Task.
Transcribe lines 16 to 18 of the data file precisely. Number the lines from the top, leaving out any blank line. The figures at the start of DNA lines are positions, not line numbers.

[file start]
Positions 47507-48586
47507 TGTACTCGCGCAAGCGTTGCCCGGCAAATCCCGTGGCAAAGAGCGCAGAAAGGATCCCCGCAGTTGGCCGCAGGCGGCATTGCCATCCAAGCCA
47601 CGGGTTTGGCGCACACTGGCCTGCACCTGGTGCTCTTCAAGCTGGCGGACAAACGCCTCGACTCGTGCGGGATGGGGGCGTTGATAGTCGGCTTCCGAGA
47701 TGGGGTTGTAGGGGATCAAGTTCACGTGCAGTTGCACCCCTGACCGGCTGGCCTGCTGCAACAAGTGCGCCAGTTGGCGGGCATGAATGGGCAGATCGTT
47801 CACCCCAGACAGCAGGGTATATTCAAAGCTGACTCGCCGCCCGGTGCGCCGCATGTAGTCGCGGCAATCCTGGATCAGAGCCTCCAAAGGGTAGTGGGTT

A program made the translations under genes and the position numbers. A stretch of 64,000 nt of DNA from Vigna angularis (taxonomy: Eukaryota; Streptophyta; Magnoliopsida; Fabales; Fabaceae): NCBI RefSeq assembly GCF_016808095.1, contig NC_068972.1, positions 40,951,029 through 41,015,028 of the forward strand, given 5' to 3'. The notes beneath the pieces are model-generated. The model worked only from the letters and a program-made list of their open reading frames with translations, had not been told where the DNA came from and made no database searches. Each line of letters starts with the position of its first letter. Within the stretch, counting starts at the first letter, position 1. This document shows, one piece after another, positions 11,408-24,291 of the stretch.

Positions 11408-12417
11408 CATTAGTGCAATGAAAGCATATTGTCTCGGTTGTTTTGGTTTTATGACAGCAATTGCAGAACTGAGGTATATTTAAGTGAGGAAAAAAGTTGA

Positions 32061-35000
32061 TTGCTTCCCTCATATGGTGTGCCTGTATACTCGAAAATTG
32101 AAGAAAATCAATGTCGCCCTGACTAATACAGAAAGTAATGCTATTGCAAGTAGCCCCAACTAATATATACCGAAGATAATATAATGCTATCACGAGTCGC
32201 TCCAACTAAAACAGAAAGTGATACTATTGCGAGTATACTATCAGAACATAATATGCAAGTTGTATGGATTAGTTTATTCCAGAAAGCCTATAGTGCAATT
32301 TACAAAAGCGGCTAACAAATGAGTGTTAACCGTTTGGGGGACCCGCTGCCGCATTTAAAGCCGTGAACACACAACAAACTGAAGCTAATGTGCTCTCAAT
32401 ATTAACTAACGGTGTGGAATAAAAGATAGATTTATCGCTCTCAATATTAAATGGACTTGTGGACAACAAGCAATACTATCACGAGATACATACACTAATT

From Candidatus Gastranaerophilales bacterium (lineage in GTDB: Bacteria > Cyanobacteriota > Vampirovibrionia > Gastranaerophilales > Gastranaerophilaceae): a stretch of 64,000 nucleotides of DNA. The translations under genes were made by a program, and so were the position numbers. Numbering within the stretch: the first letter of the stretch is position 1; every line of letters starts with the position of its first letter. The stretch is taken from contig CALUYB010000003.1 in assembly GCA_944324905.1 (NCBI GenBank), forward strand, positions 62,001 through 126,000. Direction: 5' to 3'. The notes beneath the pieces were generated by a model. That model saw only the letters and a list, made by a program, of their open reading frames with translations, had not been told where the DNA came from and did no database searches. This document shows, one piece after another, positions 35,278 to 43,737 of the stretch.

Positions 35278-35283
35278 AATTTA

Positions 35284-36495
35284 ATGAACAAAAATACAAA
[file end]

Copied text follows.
Positions 35278-35283
35278 AATTTA

Positions 35284-36495